Submitted manuscripts should not have been published previously, nor be under consideration for publication elsewhere (except conference proceedings papers). All manuscripts are thoroughly refereed through a single-blind peer-review process. A guide for authors and other relevant information for submission of manuscripts is available on the Instructions for Authors page. Applied Sciences is an international peer-reviewed open access semimonthly journal published by MDPI.

Please visit the Instructions for Authors page before submitting a manuscript. The Article Processing Charge (APC) for publication in this open access journal is 2400 CHF (Swiss Francs). Submitted papers should be well formatted and use good English. Authors may use MDPI's English editing service prior to publication or during author revisions.


  • anatomy
  • pathological anatomy
  • pathophysiology
  • diagnosis
  • treatment
  • heart
  • vessels
  • blood

Published Papers (1 paper)

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15 pages, 835 KiB  
Pulmonary Hypertension Secondary to Myxomatous Mitral Valve Disease in Dogs: Current Insights into the Histological Manifestation and Its Determining Factors
by Arkadiusz Grzeczka, Urszula Pasławska, Szymon Graczyk, Paulina Antosik, Marcin Zawadzki and Robert Pasławski
Appl. Sci. 2024, 14(6), 2577; - 19 Mar 2024
Viewed by 654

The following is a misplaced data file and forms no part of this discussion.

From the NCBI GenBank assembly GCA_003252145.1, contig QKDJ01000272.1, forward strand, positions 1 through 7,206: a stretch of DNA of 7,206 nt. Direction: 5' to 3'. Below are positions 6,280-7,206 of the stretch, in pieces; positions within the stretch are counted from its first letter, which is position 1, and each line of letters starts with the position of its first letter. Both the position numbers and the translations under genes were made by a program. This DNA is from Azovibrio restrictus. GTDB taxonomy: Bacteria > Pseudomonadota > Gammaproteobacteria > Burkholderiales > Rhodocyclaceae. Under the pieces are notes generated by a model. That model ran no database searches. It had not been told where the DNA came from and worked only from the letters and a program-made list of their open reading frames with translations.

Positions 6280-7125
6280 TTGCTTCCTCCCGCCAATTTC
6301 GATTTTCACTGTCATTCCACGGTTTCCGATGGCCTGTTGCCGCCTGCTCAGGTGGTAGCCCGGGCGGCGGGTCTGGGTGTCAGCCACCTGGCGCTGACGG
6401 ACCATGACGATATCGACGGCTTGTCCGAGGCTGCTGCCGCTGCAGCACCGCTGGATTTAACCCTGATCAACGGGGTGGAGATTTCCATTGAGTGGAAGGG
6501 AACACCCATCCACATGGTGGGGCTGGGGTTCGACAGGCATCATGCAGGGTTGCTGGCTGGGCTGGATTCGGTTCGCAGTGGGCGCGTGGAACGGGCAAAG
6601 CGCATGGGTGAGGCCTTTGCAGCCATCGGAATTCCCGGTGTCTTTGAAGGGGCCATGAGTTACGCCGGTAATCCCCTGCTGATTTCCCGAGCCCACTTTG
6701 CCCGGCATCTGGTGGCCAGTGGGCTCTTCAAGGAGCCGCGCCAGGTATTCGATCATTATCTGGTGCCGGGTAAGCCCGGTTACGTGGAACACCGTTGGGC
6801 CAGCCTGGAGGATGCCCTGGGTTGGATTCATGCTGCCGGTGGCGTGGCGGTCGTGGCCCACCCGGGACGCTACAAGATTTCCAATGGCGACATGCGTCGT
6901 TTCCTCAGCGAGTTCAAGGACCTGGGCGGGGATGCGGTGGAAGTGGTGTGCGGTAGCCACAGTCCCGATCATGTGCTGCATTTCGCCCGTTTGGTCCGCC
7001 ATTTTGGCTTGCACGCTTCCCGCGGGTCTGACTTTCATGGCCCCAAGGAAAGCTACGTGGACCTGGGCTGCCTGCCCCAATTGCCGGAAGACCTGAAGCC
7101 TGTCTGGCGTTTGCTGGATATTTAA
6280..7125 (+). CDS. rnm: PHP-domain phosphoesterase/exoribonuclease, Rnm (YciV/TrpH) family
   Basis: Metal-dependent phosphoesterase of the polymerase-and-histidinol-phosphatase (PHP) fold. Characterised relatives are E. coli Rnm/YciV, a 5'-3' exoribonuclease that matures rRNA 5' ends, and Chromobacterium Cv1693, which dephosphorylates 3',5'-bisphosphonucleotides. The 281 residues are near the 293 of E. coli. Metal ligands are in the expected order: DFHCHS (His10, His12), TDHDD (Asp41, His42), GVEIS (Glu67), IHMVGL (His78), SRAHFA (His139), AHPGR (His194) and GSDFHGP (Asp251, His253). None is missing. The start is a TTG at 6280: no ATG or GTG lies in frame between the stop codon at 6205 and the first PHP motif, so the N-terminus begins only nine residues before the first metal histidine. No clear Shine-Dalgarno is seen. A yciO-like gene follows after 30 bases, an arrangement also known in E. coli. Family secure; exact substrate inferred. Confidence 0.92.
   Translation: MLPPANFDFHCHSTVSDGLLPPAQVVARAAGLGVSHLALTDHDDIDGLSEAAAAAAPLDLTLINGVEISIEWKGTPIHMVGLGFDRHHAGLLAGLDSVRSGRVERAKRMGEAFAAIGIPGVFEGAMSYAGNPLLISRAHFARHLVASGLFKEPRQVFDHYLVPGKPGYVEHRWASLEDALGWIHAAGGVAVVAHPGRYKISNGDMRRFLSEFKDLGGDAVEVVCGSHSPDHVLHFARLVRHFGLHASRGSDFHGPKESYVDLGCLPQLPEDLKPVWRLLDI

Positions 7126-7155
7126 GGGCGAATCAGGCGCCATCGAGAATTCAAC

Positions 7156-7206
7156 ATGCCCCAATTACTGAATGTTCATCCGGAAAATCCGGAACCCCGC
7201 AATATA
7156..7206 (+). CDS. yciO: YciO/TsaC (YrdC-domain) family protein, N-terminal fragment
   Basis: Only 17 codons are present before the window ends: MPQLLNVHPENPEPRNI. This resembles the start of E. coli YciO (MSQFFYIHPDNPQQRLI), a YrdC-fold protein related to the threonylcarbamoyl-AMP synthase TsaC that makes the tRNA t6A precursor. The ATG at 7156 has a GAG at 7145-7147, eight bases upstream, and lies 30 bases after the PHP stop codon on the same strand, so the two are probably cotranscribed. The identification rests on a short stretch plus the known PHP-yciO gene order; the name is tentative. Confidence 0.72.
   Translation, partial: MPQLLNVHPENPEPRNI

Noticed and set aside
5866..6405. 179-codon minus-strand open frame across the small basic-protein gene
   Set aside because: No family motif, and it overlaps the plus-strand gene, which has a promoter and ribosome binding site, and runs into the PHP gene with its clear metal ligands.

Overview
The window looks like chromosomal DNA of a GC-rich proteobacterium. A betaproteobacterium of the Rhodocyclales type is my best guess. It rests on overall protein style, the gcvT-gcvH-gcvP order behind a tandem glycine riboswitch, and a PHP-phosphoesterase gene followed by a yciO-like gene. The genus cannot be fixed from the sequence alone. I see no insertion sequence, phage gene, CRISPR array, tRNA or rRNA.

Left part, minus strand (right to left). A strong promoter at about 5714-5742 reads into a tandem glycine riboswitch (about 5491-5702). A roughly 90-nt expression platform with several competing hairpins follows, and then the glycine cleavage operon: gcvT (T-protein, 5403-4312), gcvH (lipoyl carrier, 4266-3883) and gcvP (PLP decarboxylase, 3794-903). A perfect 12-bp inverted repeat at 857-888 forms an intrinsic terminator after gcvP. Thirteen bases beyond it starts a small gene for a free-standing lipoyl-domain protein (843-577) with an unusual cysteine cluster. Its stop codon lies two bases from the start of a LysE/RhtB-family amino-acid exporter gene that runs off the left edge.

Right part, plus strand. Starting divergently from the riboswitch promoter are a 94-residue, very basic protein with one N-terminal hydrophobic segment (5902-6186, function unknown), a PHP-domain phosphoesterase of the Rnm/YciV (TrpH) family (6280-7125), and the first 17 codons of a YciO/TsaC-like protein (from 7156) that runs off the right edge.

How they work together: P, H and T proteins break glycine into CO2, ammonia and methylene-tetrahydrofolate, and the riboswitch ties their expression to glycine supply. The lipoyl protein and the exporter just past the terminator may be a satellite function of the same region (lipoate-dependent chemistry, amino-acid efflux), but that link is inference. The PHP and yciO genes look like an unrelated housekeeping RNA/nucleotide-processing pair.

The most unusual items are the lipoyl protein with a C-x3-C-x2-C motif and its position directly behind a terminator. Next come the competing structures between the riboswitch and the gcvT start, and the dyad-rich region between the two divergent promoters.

Pulmonary venous hypertension (PVH) is caused by deteriorating left ventricular function. The most common cause of PVH in dogs is myxomatous mitral valve degeneration (MMVD). It causes left ventricular volume overload and an increase in left atrial and pulmonary venous pressure (PVH), which [...] Read more.
Pulmonary venous hypertension (PVH) is caused by deteriorating left ventricular function. The most common cause of PVH in dogs is myxomatous mitral valve degeneration (MMVD). It causes left ventricular volume overload and an increase in left atrial and pulmonary venous pressure (PVH), which leads to pulmonary vascular wall remodeling and contributes to the perpetuation and worsening of PVH. Pulmonary vascular wall remodeling is also characteristic of pulmonary arterial hypertension (PAH). However, the changes in PVH arise secondary to heart failure and vascular remodeling progresses as the disease progresses. On the other hand, PAH is a primary disease that can be triggered, for example, by the use of certain drugs. Similar structural changes may suggest the influence of similar pathophysiological mechanisms or the intermediation of similar mediators. Therefore, this article discusses recent and hitherto uncommented findings elucidating the pathophysiology of the processes and influences on the pattern of histological changes observed in pulmonary hypertension secondary to degenerative mitral valve disease. In particular, we focus on the activity of factors such as endothelin, serotonin, and nitric oxide, which are involved in pulmonary vascular wall remodeling in both PVH and PAH. Full article